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Microsoft Windows Media Music Hits Cell Phones

by February 12, 2006

Not wanting to appear biased in the "portable music via cell phone" trend, Motorola inked a deal today to use Windows Media technology from Microsoft in a new line of music phones that would sell right alongside its iTunes phone developed with Apple. I would postulate that the co-development has been going on all along and that Apple simply insisted on being "first to market" with the technology.

Yes they did just announce the new slim SLVR iTunes phone during the Superbowl.

Reuters quoted Chris White, the company's senior director of global product marketing for music handsets as saying that "Nokia will launch between one and three Windows Media phones in the second half of 2006." He also stated that Motorola will keep Windows Media phones as separate products [from the iTunes models].

So the format wars continue - with Microsoft's interchangeable format on one side and Apple's slick, but extremely proprietary "I'm taking my toys and going home" format on the other. It's a strange day when I see myself somewhat rooting for Bill Gates if only to provide more competition and diversity... talk about a switch.

The drive for the new technology has arisen from a desire of many phone companies wanting to open up their own music stores. With the Apple business model, iTunes is the sole source for music purchases and downloads - cutting many large companies out of the deal. With that kind of thinking it's really a wonder it lasted this long.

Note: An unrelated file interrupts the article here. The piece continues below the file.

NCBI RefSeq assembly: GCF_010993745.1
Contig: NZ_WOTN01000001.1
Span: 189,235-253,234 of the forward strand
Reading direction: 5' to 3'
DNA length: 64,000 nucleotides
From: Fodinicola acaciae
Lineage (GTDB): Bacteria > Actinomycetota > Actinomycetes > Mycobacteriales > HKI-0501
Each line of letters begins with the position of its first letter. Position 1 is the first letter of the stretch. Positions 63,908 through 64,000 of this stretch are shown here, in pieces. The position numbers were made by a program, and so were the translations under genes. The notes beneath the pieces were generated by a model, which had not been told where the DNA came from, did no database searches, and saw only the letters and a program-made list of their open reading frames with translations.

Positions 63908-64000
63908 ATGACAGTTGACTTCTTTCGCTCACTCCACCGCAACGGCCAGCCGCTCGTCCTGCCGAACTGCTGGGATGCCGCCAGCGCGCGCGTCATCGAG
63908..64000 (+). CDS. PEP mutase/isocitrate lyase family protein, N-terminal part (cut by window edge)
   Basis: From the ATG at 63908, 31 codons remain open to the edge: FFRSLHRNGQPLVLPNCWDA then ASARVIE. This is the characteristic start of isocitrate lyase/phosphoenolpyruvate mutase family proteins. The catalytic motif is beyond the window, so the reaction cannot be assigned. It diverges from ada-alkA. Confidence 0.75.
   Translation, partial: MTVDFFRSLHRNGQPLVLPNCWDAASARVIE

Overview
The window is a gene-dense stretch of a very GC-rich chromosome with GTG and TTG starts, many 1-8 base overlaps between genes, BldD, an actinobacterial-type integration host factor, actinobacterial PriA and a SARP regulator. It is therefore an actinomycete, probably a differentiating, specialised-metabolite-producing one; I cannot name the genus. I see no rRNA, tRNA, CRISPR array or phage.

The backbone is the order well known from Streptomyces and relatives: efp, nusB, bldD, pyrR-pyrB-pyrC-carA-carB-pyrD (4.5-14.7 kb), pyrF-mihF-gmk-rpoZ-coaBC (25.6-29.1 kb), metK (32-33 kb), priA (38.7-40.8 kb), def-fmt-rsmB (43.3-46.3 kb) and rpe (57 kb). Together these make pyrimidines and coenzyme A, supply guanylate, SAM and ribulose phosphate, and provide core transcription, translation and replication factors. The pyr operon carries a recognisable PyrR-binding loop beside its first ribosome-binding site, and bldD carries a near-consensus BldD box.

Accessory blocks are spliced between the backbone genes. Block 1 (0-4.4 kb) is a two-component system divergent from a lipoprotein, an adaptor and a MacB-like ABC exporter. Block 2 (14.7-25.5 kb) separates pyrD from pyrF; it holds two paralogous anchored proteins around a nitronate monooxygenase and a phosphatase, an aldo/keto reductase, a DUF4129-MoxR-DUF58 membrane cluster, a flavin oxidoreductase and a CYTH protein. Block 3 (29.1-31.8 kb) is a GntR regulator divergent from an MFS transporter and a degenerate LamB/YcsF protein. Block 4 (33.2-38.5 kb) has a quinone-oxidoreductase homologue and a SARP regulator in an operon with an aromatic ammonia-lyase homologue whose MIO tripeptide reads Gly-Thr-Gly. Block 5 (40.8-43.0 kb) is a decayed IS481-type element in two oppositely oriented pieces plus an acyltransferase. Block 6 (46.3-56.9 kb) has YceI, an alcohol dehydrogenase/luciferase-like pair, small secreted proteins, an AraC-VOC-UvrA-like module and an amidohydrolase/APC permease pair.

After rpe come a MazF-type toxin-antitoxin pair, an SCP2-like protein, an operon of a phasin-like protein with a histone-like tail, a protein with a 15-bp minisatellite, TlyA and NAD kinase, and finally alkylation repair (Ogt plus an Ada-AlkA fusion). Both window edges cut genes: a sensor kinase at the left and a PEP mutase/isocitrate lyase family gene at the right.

Another limitation, one that I'm guessing Apple was none-too-upset about, has been storage. Until now, the new cell-phones were unable to truly compete with actual iPod sales, as they were incapable of storing the thousands of songs that an iPod could. Add this and the lackluster marketing of companies who don't stand much to gain from the sales and you may see why the "iPhone" has yet to take off.

The new Windows Media Player phones will be able to download music, sold by the wireless companies, directly over the air as well as via computer software. Some of the talk involves a system whereby if music is purchased once, it will be present for download on a PC as well as for use on the phone - in the correct codec formats as well (hi res on PC, lower res on phone).

If anything, this will (hopefully) also present a fantastic opportunity for cell phones to become more integrated with PCs for backup of contacts, etc.

Since Microsoft now has deals with both Nokia and Motorola, it has a share of a market which includes more than half of the 810 million mobile phones that were sold last year. Nextel, of course, will probably never have any of these features (even though they use Motorola profusely) because they are apparently too cool to do anything so silly as include new features. Nope their push to talk legacy iDEN will have to hold us for at least another decade until they decide to get on an updated network (say one that was built after the cold war.) And besides, there are all of those new Sprint customers to take care of.

But of course, being a Nextel subscriber I'm not jealous or bitter about having almost zero prospects for this new music technology. Nope, not one bit.


About the author:
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Clint Deboer was terminated from Audioholics for misconduct on April 4th, 2014. He no longer represents Audioholics in any fashion.

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